July 4th, 2017. My son, Frog*, is not happy. He has just turned six-months-old and parties are not his thing.
Frog is my first biological child and not at all what I expected; a mercurial homebody that looks like a sixty-five-year-old man and grumps like one too. That sounds cute but out in the wilds of the real world, it’s caused some problems. See, the tricks that work on other babies don’t seem to work on my Frog. Coming at Frog with normal, Oh! He’s so cute!, baby excitement is invariably not going to illicit a smile. Shaking his foot or high-pitched cooing will also not be appreciated as well as calling his name or performing anything resembling a dance. It feels like my Frog constantly disappoints and worries people which makes me worry too.
We, my husband Sean and I, worry a lot. We spend a lot of time discussing different theories as to why our Frog is so quirky. We wonder, is he an old soul? We wonder, is he autistic (do not Google early signs of autism by the way)? Or sensory issues, could it be that? Does he have a tongue tie? Is he just teething? But our favorite theory is that he’s just smart. Like really, really smart. Frog must be a super advanced six-month-old who is just way too busy thinking genius thoughts to care about the lady at Target who thinks he’s cute. And of course, all of this will be clear once he can talk, which will obviously be soon and obviously in complete sentences. And our Frog will bequeath us with his wisdom; the cure for cancer or how to achieve peace in The Middle East is probably stewing in Frog’s brain this very moment. Yes. Yes, of course, that must be it. Frog is just a Bequether with a capital ‘B.’ Maybe that’s the reason there’s no other baby like him at storytime. Or swimming. Or at the mall. Or at the park. Or–
So, parties. Parties plus Frog equals July 4th, 2017. Everyone is coming over because our house is the best place to see the fireworks. My oldest step-daughter has made trifle and I’ve decided that my Weight Watchers points will not be docked for said trifle. Or for the mojitos. And certainly not for the spinach dip. A joyous occasion it should be except Frog. Frog has high-jacked the party with loud, almost hysterical crying. He is in such a state that almost no one can approach him which means the grandparents that have gathered are, um, disappointed. I’m shuffling him from our bedroom out to the kitchen over and over again. He is strapped to my chest via the K’Tan baby carrier and trying to keep him moving and settled has become my number one priority. But Frog will have none of that, this settled business. His 17 pound body is hot with upset and outrage and my shoulders are feeling the exact same way.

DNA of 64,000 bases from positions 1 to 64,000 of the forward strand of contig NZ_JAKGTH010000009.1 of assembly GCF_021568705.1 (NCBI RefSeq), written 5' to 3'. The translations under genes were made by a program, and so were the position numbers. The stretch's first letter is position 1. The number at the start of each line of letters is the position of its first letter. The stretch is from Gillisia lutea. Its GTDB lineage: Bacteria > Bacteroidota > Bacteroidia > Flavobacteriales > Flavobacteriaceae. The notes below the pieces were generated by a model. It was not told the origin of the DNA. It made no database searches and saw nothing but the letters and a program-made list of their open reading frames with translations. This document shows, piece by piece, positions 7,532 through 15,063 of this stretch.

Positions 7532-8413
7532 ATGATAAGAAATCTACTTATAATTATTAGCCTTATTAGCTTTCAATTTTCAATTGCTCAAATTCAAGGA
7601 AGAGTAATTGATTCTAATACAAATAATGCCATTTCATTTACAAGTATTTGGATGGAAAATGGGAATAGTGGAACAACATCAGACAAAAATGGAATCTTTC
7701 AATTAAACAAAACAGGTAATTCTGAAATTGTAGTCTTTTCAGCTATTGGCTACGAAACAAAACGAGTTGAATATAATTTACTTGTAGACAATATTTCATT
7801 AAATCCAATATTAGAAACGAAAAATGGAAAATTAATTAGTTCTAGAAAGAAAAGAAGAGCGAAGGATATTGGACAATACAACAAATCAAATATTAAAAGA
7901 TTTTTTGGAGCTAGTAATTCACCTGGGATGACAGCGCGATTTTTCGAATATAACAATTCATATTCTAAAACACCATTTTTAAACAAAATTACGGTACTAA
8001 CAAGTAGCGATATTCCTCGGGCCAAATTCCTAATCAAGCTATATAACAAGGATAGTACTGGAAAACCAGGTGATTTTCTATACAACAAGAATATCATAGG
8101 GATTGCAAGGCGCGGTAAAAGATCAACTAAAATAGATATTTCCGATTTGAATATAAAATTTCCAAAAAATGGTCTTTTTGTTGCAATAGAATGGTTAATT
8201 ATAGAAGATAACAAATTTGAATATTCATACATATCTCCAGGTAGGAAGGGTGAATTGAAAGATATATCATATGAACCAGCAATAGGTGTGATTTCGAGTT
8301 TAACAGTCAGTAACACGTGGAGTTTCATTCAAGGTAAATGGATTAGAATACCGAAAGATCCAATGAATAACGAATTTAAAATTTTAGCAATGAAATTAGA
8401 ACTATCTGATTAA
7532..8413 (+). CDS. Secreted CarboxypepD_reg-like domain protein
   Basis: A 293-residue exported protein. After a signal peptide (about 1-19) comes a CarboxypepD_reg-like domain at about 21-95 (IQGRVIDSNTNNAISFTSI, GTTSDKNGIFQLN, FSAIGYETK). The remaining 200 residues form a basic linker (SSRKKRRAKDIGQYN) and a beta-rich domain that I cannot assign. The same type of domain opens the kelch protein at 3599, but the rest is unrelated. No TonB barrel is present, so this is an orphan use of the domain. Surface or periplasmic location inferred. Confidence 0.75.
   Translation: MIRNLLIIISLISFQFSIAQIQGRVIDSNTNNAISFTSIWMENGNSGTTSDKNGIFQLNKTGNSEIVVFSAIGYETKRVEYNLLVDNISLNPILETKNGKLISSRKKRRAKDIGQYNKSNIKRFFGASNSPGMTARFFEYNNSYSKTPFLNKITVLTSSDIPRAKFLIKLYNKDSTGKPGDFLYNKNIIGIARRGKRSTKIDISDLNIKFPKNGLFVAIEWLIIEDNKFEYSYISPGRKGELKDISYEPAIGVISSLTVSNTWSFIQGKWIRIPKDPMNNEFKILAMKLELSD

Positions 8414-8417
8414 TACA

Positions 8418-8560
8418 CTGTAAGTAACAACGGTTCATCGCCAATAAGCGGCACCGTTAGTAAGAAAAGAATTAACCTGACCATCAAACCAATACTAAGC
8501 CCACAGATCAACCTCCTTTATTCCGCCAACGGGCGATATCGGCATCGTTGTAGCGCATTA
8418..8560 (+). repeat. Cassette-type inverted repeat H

His 97-year-old Great Ma is watching all the Frog shuffling from the couch in the living room. She can see both the kitchen and the bedroom and she’s constantly wringing her hands, waiting and hoping for the noise to die down so she can get a chance to hold Frog. She remembers holding him when he was so small, ‘a tiny little thing’ she says, holding her hands so close together that it seems that she remembers newborn Frog as no bigger than a grapefruit. But she is desperate ‘to get her hands on him’ because she doesn’t know if she’ll ever get the chance again. That’s what she tells me later that night, from the same spot on the couch but now, she’s swaddled in a blanket up to her chin. Great Ma plans to watch the fireworks on TV in the living room while the rest of us watch from our rooftop deck. The stairs are just too much for her at this point. I ask her if she wants company; Frog actually went to sleep some time ago. Great Ma says no, that I should join the rest of the family on the roof and she tells me not worry about her, it’s just that she can’t do all the things she wants to do anymore. Then she kisses me and tells me she’s liked me from the first moment she saw me. She has tears in her eyes and her chin is quivering and she then asks me to think of her when she’s gone. Of course I will. Of course I will think of Great Ma when she’s gone. And then, she tells me she’s not ready to go yet and abruptly shoos me up to the rooftop deck.